5. Faceless Burial // Speciation – [#1, #2, #5, #7, #9, #HM, #HM] – Every year, there’s one record uniting our resident death metal connoisseurs. With one a grouchy British Northerner and the other a grouchy American Northerner, it’s unsurprising that they have music about death and violence in common. 2020’s cooperative selection is Australia’s Faceless Burial and their blistering sophomore album. Ferris Beuller graced Speciation with his top award, highlighting how the “complex riffing and dizzying drum work congeal into the most bizarrely memorable songs, all whilst herding the tenets of the old school.” Meanwhile, his star-spangled colleague ruminates that “in between splintered reflections of the greats, Faceless Burial build the foundations of greatness for themselves, delivering astronomic solos and glistening riffs that shine through their own cave-dweller production” (Kronos). You’d be a fool to miss this, even in a year replete with excellent death metal.

4. The Ocean // Phanerozoic II: Mesozoic I Cenozoic – [#1, #2, #5, #7, #7, #10, #HM] – Taking the top spot for most uses of “ozoic” on a musical album in the history of the world, Phanerozoic II: Mesozoic I Cenozoic is a confidentozoic and sophisticatedozoic step onwards from its predecessorozoic. IT nerd Sentynel lists its admirable qualities (“the band’s progressive writing and changeable moods, the dense, complex composition, Middle Eastern influences, and more varied vocals”), while OAP Huck n’ Roll gushes that “The Ocean have pushed themselves further compositionally than ever before, and the vocal performances are home runs. The opening and closing trios of songs are the epitomai of progressive metal. Aside from a brief and somewhat directionless lull in the middle, Phanerozoic II is a near-perfect album.” The Ocean are a perennial favorite around these parts and Phanerozoic II once more comes with our official Stamp ov Approvalozoic.

3. Imperial Triumphant // Alphaville – [#1, #1, #1, #4, #5, #HM] – Topping more lists than the two records ahead of it, Alphaville was loved by a number of writers. Cherdy Boi describes the record by its origins: “If you’ve been [to New York City] for any amount of time you know it’s both the most sublime and disgusting city in the world, at once futuristic and horribly dilapidated, elegant and claustrophobic. Imperial Triumphant is the full width and breadth of this history and experience in avant blackened death form.” Meanwhile, Akerblogger comments that “it’s a record that turned up the theatrics and stagecraft by infinity,” highlighting “the bounteous basslines, the diverse vocal transformations, the fluid transitions.” Its final enthusiast, Dear Hollow, summarizes the record as “something menacingly deliberate by contrast to its splattering predecessors: simultaneously more listenable and more challenging.” The door to the warped world is here, folks.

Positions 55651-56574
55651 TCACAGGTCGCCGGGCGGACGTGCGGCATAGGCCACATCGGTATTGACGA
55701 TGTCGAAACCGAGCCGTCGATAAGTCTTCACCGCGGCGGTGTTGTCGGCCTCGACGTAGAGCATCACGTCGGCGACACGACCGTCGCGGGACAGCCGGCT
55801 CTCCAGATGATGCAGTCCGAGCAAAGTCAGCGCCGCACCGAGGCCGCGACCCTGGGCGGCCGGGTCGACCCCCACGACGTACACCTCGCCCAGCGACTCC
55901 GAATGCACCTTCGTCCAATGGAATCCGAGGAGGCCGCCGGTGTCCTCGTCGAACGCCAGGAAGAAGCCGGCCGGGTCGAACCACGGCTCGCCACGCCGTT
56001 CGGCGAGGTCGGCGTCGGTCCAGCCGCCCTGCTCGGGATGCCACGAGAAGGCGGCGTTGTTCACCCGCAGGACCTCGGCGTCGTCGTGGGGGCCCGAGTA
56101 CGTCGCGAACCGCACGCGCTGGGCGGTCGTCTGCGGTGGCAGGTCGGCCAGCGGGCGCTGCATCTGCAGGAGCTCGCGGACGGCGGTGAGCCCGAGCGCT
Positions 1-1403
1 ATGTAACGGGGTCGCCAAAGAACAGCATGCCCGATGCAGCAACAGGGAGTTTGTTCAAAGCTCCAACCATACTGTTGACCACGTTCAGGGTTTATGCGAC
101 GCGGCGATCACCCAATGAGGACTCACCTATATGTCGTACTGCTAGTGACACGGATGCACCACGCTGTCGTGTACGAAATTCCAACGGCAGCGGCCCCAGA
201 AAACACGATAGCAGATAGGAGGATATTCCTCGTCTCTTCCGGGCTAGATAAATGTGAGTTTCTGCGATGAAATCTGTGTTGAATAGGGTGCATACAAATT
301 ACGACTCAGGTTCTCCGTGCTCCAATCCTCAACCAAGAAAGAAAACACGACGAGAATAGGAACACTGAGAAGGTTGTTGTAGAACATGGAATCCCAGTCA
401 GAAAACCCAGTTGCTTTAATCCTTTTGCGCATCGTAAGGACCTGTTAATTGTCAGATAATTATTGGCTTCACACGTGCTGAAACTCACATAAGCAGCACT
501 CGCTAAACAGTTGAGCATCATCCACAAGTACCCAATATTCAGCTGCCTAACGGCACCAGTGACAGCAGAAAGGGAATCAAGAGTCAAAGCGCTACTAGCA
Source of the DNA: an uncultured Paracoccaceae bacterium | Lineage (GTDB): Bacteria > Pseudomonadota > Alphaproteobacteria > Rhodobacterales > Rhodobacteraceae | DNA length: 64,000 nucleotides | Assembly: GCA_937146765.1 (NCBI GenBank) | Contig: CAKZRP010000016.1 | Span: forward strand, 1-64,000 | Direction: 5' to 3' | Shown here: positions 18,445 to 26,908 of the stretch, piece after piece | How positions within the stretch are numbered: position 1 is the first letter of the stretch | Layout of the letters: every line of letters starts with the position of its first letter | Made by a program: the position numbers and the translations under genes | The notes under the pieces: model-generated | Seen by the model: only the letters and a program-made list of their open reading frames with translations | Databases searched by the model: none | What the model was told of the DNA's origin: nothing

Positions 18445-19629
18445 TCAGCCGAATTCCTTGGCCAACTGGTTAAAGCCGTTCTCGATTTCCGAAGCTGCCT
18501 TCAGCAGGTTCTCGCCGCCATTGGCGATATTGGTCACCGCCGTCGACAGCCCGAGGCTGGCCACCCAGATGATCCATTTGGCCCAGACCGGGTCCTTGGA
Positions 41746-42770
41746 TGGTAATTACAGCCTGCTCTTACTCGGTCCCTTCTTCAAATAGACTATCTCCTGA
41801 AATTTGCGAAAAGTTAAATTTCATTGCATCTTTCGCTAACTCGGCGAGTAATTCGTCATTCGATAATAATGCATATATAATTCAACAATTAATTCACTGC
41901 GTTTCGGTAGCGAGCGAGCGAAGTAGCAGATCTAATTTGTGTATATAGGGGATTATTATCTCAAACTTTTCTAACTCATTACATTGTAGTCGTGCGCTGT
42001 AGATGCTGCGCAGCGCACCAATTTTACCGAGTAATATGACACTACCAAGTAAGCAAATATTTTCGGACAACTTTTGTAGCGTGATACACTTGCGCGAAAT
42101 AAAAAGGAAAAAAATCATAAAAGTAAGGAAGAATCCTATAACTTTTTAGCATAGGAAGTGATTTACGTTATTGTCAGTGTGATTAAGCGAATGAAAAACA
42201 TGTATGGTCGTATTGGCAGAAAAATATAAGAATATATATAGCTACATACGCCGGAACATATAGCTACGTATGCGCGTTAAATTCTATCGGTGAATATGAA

2. Ulcerate // Stare into Death and Be Still – [#1, #2, #2, #3, #4, #4, #5, #8, #HM] – Resolutely refusing to offer anything short of the spectacular, Ulcerate’s Stare into Death and Be Still still finds these Kiwi innovators at the top of the game they invented. Doomy Al bestowed on them his top award, noting that “the dissonant, twisting, sinuous riffs, entwined with Jamie St. Merat’s frankly astonishing drumming, resulted in a crushing, dystopian nightmare that remains a perfect allegory for the nightmare landscape of 2020.” Arguably its greatest quality is its enrapturing atmosphere, a point accentuated by Carcharodon: “this is still brvtal, dissonant death metal, drenched—one could say “drowning”—in atmosphere and is utterly captivating as the violence ebbs and flows”. An unimaginative pick though this may be, it utterly deserves its accolades.

1. Anaal Nathrakh // Endarkenment – [#1, #1, #2, #2, #4, #4, #4, #6, #7, #9, #HM, #HM] – “That AN really is posercore. Like the second you’ve got every rando on staff, including me, rating it high, you know they sold out.” (Lil Wvrm) While this take may be a little hot, Brother Grymm recognizes this hooky quality by questioning: “Is it their most accessible album? Yes. Is it still visceral, unflinching, and unmistakingly Anaal Nathrakh? Also yes, to all three.” Similarly, Messr. Saunders comments that Endarkenment is “an expert soldering of epic, fist-pumping hooks with extreme urges, covering black, grind, industrial, death, and power, that finds Dave Hunt and Mick Kenney keeping their well-established formula fresh and compelling.” Emphasizing its most important contribution to the world, Dr. Anal Gruyere comments that “though [we] tried to laugh the album off for the pig-eye-cock fiasco, [we] couldn’t deny its power.” Reviewing metal in 2020, it’s tough to argue that Anaal Nathrakh doesn’t deserve to be our collective favorite; the 12 writers who picked it on their lists, plus 7 slots in the top 4, can’t all be wrong. ’nuff said.

I have very little to add except that it’s been a lot of fun doing playlists this last year. The primer feature is the only way I’d ever have been exposed to a lot of bands this year—I’m still mad I actually enjoyed the Alestorm feature⁠—and everyone’s Songs o’ the Year lists have been a nice treat this holiday season, when no one really wants to listen to review copy anyway. I hope you enjoyed them as much as I did.

Oh, and Protest the Hero officially has the most unique choices on this list. Every Haken song was listed under one entry on AMG‘s list; they’re all one entry on this list. Weenies win again.

– Dr. Wvrm

Show 6 footnotes

  1. Notwithstanding the fact that I overlapped very little with the aggregated list this year!
  2. Ew… wtf? – Ed.
  3. I’m going to get HR involved if you don’t calm down. – Ed.
  4. What, are we firing people? I knew investing in this AMG Signal would be useful… – AMG
  5. By-hand tallying
  6. I actually don’t love this record but don’t find it as aggressively annoying as Vector so that’s a win.